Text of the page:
Before COVID-19, my colleagues Dr. Maureen Muller and Tai Ahu and I conducted research for Te Mātāwai focusing on factors that enable and inhibit Māori from learning and using te reo Māori.
More than 1000 participants responded to our survey, and 57 Māori were interviewed across Aotearoa. From those who had not yet begun learning through to those with conversational proficiency, the main barriers were consistent: feeling whakamā about their language use, not having enough people to speak with, and having limited time and resources.
One of the things ancestral language learners (those with whakapapa Māori learning te reo) commonly express is that, through the process of engaging in te reo Māori, a high level of emotional vulnerability is experienced.
Māori language engagement tends to re-open discussions around why a learner might be in a position where they are needing to formally engage in ancestral language learning, as opposed to learning through intergenerational transmission. Within this process of enquiry, we start to reflect on our own whānau histories of language loss, which are inextricably intertwined with the violent dispossession from our iwi lands, resources, and cultural identities.
Language dispossession directed at Māori was an intentional process of colonization. State-sanctioned child abuse in schools imposed upon Māori children for speaking our language, even when they knew no other, aided the speed of dispossession (see Waitangi Tribunal reports, WAI 11, WAI 262).
Why is it important for us to know about the impacts of colonization on te reo Māori? Partly, because it impacts on indigenous lives.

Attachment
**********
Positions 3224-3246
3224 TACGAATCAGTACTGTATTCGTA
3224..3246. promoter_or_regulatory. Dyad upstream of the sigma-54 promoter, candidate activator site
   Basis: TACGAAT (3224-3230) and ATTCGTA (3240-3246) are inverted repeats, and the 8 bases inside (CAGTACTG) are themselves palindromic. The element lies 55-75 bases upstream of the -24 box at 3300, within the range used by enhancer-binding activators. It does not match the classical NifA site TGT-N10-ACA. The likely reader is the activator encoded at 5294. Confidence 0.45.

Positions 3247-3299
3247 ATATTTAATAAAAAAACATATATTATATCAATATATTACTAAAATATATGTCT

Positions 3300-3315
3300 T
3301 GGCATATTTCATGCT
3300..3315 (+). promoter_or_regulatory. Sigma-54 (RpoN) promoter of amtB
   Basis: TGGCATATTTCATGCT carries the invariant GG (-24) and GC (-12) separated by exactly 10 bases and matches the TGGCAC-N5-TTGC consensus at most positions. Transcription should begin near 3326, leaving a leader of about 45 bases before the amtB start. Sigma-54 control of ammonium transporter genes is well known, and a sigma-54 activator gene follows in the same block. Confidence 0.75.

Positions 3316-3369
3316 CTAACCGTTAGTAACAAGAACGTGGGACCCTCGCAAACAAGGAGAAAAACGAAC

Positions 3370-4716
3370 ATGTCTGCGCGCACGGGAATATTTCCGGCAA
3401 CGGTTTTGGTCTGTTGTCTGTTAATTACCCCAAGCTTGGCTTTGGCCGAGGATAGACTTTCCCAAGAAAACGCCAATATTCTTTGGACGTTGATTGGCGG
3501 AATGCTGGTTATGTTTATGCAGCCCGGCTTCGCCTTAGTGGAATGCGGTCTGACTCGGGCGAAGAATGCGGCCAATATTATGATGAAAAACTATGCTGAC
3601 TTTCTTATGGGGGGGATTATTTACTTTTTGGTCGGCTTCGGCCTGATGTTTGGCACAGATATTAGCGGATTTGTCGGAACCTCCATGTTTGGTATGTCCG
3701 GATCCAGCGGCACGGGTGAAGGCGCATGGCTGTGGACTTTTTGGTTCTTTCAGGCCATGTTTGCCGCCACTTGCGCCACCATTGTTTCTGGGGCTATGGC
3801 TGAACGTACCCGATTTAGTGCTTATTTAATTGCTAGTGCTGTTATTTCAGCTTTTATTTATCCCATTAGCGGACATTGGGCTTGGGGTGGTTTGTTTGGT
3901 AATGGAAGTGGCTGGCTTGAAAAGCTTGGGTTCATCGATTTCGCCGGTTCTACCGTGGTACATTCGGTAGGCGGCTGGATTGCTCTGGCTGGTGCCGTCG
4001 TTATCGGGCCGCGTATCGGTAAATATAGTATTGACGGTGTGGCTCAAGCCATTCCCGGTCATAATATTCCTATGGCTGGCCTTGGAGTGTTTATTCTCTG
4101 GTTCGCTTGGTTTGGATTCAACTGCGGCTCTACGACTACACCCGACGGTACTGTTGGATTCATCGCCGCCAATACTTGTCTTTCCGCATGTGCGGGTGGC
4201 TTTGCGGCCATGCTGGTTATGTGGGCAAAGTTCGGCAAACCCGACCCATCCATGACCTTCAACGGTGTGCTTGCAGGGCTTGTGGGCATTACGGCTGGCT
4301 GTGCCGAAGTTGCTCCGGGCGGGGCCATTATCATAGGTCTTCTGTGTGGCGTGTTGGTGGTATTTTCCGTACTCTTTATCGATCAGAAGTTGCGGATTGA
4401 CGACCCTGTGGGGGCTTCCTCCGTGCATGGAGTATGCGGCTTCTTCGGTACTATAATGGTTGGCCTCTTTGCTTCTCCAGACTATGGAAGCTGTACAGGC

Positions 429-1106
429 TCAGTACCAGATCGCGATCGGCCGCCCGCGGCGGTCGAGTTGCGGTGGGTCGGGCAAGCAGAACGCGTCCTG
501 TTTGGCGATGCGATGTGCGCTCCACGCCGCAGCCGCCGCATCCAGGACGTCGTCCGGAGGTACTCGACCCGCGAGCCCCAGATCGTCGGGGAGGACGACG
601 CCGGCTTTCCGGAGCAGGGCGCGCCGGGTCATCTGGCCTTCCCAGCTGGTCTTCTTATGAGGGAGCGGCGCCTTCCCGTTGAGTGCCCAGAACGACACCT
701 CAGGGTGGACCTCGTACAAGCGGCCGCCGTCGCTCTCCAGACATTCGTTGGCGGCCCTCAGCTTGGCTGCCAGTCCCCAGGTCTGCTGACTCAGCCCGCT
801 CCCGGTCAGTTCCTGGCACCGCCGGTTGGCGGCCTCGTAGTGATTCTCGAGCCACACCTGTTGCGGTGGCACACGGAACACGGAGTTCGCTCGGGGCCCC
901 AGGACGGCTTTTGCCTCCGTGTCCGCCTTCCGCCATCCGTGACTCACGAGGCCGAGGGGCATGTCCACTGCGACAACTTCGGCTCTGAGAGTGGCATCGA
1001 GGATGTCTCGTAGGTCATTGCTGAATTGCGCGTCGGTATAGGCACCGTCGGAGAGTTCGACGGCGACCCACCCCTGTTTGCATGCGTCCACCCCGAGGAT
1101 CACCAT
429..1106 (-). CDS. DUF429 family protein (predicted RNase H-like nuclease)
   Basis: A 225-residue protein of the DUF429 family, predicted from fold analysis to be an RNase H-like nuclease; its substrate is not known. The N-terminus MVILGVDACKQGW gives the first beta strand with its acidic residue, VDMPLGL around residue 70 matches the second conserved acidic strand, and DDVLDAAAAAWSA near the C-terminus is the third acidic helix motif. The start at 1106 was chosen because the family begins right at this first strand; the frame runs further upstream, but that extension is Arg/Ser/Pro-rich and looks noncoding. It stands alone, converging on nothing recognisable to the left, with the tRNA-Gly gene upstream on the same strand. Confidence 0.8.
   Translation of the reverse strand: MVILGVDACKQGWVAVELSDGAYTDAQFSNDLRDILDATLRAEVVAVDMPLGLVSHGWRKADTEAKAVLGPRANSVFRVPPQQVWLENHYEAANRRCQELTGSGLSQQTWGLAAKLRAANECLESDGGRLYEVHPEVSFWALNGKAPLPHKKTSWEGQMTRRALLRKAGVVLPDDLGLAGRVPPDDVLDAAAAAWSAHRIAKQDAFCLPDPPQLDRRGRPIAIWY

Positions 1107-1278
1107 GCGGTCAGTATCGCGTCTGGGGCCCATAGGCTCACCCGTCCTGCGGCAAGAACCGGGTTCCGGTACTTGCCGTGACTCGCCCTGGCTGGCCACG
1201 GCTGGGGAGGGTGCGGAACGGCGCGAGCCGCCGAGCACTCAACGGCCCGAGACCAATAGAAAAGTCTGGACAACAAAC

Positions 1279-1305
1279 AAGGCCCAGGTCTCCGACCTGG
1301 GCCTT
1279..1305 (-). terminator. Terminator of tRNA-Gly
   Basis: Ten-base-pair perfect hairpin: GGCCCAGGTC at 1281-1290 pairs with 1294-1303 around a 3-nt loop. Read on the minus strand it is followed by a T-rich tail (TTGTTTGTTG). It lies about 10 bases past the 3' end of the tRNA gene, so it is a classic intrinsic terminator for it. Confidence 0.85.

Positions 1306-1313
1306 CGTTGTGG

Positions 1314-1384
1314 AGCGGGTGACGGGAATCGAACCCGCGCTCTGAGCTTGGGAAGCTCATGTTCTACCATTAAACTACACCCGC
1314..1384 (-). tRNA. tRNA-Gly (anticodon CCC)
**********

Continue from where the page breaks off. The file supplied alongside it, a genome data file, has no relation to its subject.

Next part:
Read more: Phys.org
A study in patients with epilepsy is helping researchers understand how the brain manages the task of learning a new language while retaining our mother tongue. The study, by neuroscientists at UC San Francisco, sheds light on the age-old question of why it’s so difficult to learn a second language as an adult.
The somewhat surprising results gave the team a window into how the brain navigates the tradeoff between neuroplasticity — the ability to grow new connections between neurons when learning new things — and stability, which allows us to maintain the integrated networks of things we’ve already learned. The findings appear in the Aug. 30 issue of Proceedings of the National Academy of Sciences.
“When learning a new language, our brains are somehow accommodating both of these forces as they’re competing against each other,” said Matt Leonard, PhD, assistant professor of neurological surgery and a member of the UCSF Weill Institute for Neurosciences.
By using electrodes on the surface of the brain to follow high-resolution neural signals, the team found that clusters of neurons scattered throughout the speech cortex appear to fine-tune themselves as a listener gains familiarity with foreign sounds.
“These are our first insights into what’s changing in the brain between first hearing the sounds of a foreign language and being able to recognize them,” said Leonard, who is a principal investigator on the study.
Read more: University of California San Francisco
New research is teasing out more of the profoundly miraculous process of language learning in babies. And it turns out that even more is going on prenatally than previously suspected.
By looking at international adoptees — babies who were adopted soon after birth and who grow up hearing a different language than what they heard in the womb — researchers can see how what babies hear before and soon after birth affects how they perceive sounds, giving new meaning to the idea of a “birth language.”
Experts have known for some time that newborns prefer to listen to voices speaking the language that they’ve been listening to in the womb, said Anne Cutler, a psycholinguist who is a professor at the Marcs Institute for Brain, Behaviour and Development at Western Sydney University, in Australia.